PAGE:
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Bryan Preston

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November 28, 2012 - 8:47 am

Keith Hennessey writes that in the fiscal cliff negotiations, President Obama is bluffing when he threatens to veto any deal that does not include a big tax hike on the rich.

It’s a good piece, but I’m not sure that it’s right. Here’s the heart of the post.

This conventional wisdom makes three key assumptions.

  1. The President’s top economic policy priority is his fiscal policy goal (raising taxes on the rich).
  2. In a veto / no bill / blame game scenario, the President can shift most of the political blame to Republicans.
  3. He will make his veto decision on these two bases: fiscal policy and relative political blame.

Key flaw in the conventional wisdom:  The President’s veto decision is not about tax increases or political blame; it’s about causing a recession in 2013.

I make different assumptions.

  1. If there is no bill, the U.S. economy will probably dip into recession for much/most/all of 2013, and it’s impossible to predict whether such a recession would be short-lived.
  2. A 2013 recession would be terrible for the country and terrible for the Obama Presidency. It would limit the President’s options across his entire policy agenda, economic and non-economic.  And it could define and dominate his entire second term.
  3. President Obama believes #1 and #2, and therefore avoiding the risk of triggering a recession with his veto is an even higher policy priority than his fiscal policy goal.
  4. The President wants to get things done. He cares more about his own chances for policy success (across the entire breadth of his agenda, whenever he figures out what it is) than he cares about relative political blame.  A scenario in which Republicans get most of the blame for a veto-triggered recession is still a loser for him if it means he can’t accomplish his second term goals.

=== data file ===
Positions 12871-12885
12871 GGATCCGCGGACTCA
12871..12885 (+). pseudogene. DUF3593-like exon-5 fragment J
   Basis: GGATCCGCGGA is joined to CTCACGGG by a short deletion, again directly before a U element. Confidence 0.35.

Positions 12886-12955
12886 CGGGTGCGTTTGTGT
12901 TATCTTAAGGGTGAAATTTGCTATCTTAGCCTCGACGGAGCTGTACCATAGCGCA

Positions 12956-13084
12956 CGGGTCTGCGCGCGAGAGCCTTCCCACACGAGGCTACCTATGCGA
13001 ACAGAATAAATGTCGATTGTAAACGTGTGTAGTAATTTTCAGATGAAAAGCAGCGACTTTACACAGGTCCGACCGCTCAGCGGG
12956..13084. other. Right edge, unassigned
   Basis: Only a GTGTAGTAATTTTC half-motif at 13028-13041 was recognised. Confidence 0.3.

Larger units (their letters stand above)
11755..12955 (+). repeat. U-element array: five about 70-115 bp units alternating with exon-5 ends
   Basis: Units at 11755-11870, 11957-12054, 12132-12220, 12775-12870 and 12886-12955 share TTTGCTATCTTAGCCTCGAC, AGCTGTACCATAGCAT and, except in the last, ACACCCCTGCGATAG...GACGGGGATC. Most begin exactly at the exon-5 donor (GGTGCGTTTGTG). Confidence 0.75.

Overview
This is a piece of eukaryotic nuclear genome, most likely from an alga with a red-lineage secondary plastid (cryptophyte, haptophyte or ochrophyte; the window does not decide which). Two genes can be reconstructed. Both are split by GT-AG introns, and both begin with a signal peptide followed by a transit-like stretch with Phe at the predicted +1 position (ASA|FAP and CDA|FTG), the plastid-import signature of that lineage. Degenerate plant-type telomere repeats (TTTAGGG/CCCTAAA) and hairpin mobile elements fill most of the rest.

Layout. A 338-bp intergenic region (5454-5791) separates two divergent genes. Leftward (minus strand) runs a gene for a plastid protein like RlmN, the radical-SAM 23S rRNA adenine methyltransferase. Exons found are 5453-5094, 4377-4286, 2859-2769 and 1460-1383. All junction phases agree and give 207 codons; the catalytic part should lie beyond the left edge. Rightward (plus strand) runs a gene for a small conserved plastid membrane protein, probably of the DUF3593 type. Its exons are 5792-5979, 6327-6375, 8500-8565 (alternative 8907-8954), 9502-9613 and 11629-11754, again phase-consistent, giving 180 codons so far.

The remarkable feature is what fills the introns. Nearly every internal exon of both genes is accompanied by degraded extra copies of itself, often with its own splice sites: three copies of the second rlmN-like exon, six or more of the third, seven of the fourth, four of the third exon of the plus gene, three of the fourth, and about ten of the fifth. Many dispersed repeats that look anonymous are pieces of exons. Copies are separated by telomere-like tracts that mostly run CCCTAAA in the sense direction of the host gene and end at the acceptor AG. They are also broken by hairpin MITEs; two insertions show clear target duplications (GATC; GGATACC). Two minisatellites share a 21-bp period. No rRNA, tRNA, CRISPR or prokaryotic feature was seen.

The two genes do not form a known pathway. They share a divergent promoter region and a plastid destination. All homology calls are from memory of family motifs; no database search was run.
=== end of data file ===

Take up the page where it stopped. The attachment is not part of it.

If my assumptions are correct, then the President cannot afford to veto a bill and have no compromise enacted.

But what if the president isn’t actually interested in getting things done? Or, to focus in a bit, what if the things the president wants to get done are not the things presidents usually want to get done?

President Obama essentially campaigned for another four years in office on the promise that he would tell us what he wants to do once he has won. He didn’t run on getting any specific things done, other than one thing: Raising taxes on the rich. That’s point one in the conventional wisdom points above. He explicitly said that he would view winning re-election as a mandate to raise taxes on the rich. Four years prior, he explicitly said that he wanted to raise taxes on the rich “for the purpose of fairness,” not because hiking those taxes would lead to more government revenue or stronger economic growth. He doesn’t care about those latter two things as much as he cares about hiking taxes on the rich. He rightly believes that much of his own base puts taxing the rich above economic growth and sound fiscal policy. They all know that hiking taxes on the rich does nothing to fix our fiscal problems. But they don’t care.